The reverse dieter may be a celebrity and the food industry has been doing its best to make him a household name.
But the idea of reversing dieting may not have been so popular.
Reverse dieters may be famous but their diets may not be popular with most people, according to new research published in the British Medical Journal.
The researchers found that while some reverse dieters are popular with celebrities, it’s the opposite for the general public.
In the research, they surveyed 8,000 people aged between 18 and 80 in England and Wales.
A majority (53 per cent) of those who took part in the survey said they had tried the reverse diet, with just over half (49 per cent), or 6.9 million, of those surveyed saying they had not tried it.
The reverse diet is a new method of weight loss.
It involves eating a lot of processed food and drinking a lot more fluids, as well as restricting food intake.
It is also the subject of controversy in the food and drink industry, with experts claiming it’s too low in calories to be a good way to lose weight.
Dr Peter T. Fennell, who chairs the British Dietetic Association’s (BDA) Nutrition Policy Committee, said reverse diet diets were controversial because they are “unproven” and people often believe that their symptoms can be reversed by consuming a healthy diet.
He said: “The reverse-diet approach is often associated with some of the most outlandish claims in the industry and is generally regarded as an effective treatment for those suffering from weight gain or weight control problems.”
However, the evidence for the reverse-drinking model is quite weak.””
There is no conclusive evidence that this model has any benefit at all, and a study of people who drank large amounts of water, alcohol and other calories during a normal diet found no significant change in weight or waist circumference, or both.
“Dr Fennells said it was also not clear whether reverse diet results in the same weight loss or weight loss in the long term as normal dieting.
He added: “While the reverse diets have been around for a long time, we don’t yet have good evidence to support them as a healthy and effective weight loss plan.”
The researchers used data from the Health and Nutrition Survey to find out what percentage of people have tried a reverse diet in the past, how many they have, and how much of their diet they consumed each week.
In all, around 1.4 million people in England have tried the “reverse diet” and 2.1 million have never tried it, with more than half (54 per cent of respondents) saying they have tried it at least once.
Dr Terence McNeill, a dietician and founder of the Body Mind Centre, said that it’s important for people to be able to find the best way to eat as part of their weight loss efforts.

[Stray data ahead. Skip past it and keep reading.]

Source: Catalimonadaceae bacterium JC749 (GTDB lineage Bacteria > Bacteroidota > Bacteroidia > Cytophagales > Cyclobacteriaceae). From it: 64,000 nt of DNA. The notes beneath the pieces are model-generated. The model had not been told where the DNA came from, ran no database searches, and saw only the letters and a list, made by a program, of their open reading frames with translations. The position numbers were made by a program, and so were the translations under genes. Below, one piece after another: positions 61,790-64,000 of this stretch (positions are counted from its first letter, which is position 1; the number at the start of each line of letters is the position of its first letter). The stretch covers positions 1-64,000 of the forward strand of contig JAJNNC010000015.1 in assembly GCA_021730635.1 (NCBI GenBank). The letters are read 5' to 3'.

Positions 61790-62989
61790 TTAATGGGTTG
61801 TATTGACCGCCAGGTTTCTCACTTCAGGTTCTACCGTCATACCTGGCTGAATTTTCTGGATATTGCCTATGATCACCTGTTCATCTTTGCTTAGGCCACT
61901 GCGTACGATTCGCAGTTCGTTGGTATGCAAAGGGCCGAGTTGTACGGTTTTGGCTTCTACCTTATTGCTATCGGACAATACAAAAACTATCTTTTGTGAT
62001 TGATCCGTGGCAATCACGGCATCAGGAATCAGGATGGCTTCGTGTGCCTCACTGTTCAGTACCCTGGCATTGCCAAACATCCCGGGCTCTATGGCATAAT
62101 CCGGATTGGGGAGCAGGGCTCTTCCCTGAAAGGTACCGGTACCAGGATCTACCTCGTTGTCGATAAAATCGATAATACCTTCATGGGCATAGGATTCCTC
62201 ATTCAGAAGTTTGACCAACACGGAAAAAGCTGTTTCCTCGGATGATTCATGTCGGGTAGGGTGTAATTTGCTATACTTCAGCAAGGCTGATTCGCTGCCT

He told The Times: “I think a lot is to do with the fact that we have a general misconception about what reverse diet can achieve, and that we don, in fact, lose weight when we reverse diet.”
It can, however, be a very good way of losing weight, but that is a completely different issue.”
Dr McNeill said it’s often difficult to pinpoint exactly how much weight you lose when you reverse diet because many reverse diet participants will eat more, drink more and have more activity than they did before they started.
“For most people it’s about the same amount of food you would have eaten otherwise, but a few reverse diet subjects may have gained weight and others may have lost weight,” he said.
“A reverse diet for people who are overweight, or obese, may also lead to a reduction in energy intake, although this is less likely to be significant.”
Dr Teddle said reverse diets are not suitable for everyone, and the effects on weight may be similar to regular dieting and the results will vary depending on the person.
“Many reverse diet methods are based around a low-calorie intake and low-fiber, high-fat diet, and this is associated with weight gain,” he added.
“If you’re going to reverse diet and are a healthy weight, then you can expect to lose some weight in the short term, but it won’t be as dramatic a weight loss as normal weight people.”
Dr Niamh Murphy, a nutrition lecturer at the University of Edinburgh, said: ‘People are generally quite keen on the idea, especially with the weight-loss industry’s emphasis on the benefits of reverse diet therapy, but we’re often unaware of the potential long-term effects.
“People should not necessarily assume that reverse diet treatment will lead to the same long-lasting weight loss effects as normal dietary therapy.”
We need to be careful not to generalise and assume that a reverse-diets success will translate to other aspects of dieting like exercising and losing excess weight.””
People are often quite keen to try reverse diet